Depression, Illness and Injury

Posted by Rethink Health on June 12th, 2021

Feeling unusually low in mood or depressed is not uncommon following critical illness or injury. For instance, up to 30% patients experience low mood in the months that follow a heart attack (Baumeister et al., 2011) or an intensive care admission (Wade et al., 2012). Patients often describe a sense of irony – that in the weeks that follow discharge from hospital, once they are safely home and surrounded by relieved family and friends, that distressing psychological reactions such as low mood should then start to occur.

There are several treatment options for people feeling low in mood after a hospital admission. We hope this article provides some clear suggestions, to help patients make more informed decisions.

The first thing to emphasise is that feeling low after a hospital admission is common and people often recover independently within a month of being home. Ensuring good sleep hygiene, taking regular exercise, following a healthy diet and (if relevant) smoking cessation are all well-established first-line strategies for improving mood.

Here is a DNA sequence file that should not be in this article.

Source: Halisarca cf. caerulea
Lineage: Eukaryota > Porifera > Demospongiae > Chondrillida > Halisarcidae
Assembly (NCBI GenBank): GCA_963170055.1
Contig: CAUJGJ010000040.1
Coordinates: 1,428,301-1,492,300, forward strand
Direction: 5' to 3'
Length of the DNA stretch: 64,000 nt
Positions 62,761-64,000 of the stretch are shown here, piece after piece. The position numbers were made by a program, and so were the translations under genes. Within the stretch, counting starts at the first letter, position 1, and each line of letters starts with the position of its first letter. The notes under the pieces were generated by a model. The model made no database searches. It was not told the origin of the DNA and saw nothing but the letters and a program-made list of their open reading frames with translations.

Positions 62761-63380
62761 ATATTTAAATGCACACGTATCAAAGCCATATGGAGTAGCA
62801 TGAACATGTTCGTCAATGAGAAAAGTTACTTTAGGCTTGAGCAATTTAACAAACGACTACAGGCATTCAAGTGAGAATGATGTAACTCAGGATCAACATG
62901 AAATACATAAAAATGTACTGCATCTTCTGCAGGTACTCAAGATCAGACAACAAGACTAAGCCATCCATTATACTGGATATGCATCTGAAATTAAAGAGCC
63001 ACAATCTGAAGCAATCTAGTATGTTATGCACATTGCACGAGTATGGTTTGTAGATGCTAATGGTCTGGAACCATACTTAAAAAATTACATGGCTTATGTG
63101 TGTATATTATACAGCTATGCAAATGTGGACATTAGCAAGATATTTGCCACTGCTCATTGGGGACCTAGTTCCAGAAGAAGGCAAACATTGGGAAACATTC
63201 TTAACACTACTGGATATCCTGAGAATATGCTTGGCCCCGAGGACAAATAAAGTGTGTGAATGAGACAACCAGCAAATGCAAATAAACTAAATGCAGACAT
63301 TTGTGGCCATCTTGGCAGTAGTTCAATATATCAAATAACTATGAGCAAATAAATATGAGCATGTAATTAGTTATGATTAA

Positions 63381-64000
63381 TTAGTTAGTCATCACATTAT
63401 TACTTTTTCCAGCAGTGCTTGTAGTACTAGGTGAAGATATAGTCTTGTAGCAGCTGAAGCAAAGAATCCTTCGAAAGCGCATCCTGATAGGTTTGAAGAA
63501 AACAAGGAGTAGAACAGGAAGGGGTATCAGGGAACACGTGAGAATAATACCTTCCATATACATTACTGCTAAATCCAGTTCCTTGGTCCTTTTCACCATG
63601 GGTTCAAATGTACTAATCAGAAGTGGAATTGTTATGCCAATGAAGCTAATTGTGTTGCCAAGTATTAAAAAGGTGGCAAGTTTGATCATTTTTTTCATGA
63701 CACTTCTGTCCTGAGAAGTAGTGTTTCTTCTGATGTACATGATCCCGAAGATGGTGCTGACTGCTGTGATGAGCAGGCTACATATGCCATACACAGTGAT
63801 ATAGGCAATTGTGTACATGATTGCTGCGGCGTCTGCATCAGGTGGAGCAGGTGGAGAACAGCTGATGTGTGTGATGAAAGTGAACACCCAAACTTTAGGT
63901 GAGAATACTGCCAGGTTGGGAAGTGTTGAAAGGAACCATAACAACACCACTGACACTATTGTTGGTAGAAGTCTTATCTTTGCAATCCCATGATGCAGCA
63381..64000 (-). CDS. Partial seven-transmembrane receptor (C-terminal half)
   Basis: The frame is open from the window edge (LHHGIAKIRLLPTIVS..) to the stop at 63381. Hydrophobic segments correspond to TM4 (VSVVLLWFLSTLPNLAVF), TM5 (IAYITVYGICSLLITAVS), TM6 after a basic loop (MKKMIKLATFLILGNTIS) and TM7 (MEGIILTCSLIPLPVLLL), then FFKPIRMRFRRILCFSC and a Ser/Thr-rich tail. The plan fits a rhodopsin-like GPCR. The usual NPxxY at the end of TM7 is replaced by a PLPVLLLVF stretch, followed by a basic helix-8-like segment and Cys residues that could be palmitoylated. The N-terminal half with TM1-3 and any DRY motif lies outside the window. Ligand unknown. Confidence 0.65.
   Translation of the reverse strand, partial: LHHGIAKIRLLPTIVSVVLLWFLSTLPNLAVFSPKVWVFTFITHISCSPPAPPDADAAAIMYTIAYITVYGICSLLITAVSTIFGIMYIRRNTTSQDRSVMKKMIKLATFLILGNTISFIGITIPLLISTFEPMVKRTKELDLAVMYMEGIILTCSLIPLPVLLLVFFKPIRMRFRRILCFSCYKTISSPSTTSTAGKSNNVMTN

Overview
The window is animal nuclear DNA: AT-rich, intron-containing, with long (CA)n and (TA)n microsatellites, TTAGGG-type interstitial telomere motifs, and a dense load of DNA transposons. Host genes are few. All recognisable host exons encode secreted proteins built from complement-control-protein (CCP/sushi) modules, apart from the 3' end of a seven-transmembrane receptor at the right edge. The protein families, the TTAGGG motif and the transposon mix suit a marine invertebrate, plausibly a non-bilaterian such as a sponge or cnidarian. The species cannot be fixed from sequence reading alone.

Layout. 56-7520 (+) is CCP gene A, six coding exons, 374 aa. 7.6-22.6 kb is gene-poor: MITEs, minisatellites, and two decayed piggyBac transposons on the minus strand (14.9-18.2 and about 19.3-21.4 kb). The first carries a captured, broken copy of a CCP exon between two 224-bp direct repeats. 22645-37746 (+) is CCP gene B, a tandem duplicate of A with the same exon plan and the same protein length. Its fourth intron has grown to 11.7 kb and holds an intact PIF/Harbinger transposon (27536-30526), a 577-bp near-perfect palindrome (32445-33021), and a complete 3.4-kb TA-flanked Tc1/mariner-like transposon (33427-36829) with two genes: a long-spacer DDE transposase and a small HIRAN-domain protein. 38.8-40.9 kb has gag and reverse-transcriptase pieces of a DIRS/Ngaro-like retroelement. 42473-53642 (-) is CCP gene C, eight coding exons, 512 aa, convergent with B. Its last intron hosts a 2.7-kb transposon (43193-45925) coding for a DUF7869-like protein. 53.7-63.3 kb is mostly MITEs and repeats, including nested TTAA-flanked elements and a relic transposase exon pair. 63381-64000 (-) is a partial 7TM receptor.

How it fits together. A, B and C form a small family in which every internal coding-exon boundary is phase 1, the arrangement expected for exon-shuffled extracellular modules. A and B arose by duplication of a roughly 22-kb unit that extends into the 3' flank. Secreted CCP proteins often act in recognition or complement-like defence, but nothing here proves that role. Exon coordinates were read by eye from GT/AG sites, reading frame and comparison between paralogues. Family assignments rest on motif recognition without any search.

For some people, low mood can persist, despite implementation of these basic self-care strategies. In these circumstances, we recommend patients meet with a clinical psychologist or discuss with their GP.

The main symptoms of depression are a loss of pleasure in activities that were once enjoyable. A person with depression may also feel tearful, irritable or tired most of the time, and have problems with sleep, concentration and memory. Mild to moderate depression is when a person has symptoms that make life more difficult than usual, while severe depression is when a person has many symptoms, which can make life extremely difficult.

For mild-moderate depression, anti-depressant medication is not recommended in the UK. Instead, National Guidelines (NICE 2009) recommend that patients receive Cognitive-Behavioural Therapy (CBT) with a psychologist. CBT refers to a collection of psychological treatments that are based on the theory that thoughts, feelings, behaviour and our physiological responses are all connected. If we change one of these, we can alter the others.

For moderate-severe depression, antidepressant medication is recommended alongside a psychological treatment.

Rethink Health specialises in providing psychological treatments for adults who are experiencing low mood or depression. We work online with people from all over the country. Research evidence is clear that online sessions achieve similar outcomes to in-person sessions and are equally or more effective.

For more information about Medical Psychologist visit Rethink Health.

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Rethink Health
Joined: May 17th, 2021
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